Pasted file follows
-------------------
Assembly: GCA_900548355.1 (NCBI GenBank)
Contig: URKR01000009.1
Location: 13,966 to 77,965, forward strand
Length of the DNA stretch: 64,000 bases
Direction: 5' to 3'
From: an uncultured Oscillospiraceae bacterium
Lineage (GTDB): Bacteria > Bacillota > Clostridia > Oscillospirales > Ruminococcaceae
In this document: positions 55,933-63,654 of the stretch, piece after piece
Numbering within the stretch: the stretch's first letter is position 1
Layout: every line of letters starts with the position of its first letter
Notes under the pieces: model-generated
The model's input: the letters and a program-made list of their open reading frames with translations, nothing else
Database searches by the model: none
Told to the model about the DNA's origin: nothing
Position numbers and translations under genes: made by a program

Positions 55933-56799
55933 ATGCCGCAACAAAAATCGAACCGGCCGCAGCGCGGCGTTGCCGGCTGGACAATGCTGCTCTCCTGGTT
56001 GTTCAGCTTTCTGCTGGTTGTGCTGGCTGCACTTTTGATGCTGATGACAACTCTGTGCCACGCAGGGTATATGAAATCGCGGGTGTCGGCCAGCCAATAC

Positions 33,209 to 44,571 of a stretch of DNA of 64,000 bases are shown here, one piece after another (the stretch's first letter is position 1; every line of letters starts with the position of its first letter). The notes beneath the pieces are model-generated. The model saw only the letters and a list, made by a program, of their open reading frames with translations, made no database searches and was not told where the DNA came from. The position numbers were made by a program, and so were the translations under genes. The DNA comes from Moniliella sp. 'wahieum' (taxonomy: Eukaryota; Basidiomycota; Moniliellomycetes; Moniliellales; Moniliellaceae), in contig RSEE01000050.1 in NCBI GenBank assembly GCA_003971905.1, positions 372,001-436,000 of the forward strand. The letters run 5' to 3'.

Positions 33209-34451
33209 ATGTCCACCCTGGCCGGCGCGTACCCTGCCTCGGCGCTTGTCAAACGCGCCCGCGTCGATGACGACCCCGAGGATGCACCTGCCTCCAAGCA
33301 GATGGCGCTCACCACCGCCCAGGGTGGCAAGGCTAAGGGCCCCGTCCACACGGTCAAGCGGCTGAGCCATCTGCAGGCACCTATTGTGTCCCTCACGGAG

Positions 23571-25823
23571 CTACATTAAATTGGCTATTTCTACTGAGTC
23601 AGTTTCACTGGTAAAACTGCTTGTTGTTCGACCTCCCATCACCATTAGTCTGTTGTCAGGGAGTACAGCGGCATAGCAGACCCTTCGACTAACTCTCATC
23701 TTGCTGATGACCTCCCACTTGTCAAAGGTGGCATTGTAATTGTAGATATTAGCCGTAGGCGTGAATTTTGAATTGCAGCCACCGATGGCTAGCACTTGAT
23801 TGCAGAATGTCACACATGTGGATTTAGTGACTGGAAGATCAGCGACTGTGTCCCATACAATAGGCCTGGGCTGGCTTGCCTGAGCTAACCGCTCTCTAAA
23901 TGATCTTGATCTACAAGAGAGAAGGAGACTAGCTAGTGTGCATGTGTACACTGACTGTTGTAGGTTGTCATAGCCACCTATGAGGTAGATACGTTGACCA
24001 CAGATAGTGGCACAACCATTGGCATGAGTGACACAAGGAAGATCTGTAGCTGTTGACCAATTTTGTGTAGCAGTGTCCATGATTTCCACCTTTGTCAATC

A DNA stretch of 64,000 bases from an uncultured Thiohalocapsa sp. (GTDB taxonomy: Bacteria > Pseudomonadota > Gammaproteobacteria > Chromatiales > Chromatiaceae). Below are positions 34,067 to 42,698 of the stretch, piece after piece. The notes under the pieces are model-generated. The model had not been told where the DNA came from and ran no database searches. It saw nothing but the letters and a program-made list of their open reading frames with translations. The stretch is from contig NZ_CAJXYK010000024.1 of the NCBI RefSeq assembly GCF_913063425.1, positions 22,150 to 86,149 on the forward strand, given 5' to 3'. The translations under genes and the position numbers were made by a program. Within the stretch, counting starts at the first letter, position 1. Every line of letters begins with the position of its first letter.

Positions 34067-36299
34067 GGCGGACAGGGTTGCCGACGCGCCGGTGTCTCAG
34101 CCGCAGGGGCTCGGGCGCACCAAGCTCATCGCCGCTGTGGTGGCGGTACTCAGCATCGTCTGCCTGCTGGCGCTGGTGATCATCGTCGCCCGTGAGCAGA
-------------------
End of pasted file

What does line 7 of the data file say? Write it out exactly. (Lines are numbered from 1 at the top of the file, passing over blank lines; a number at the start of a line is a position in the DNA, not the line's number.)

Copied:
Lineage (GTDB): Bacteria > Bacillota > Clostridia > Oscillospirales > Ruminococcaceae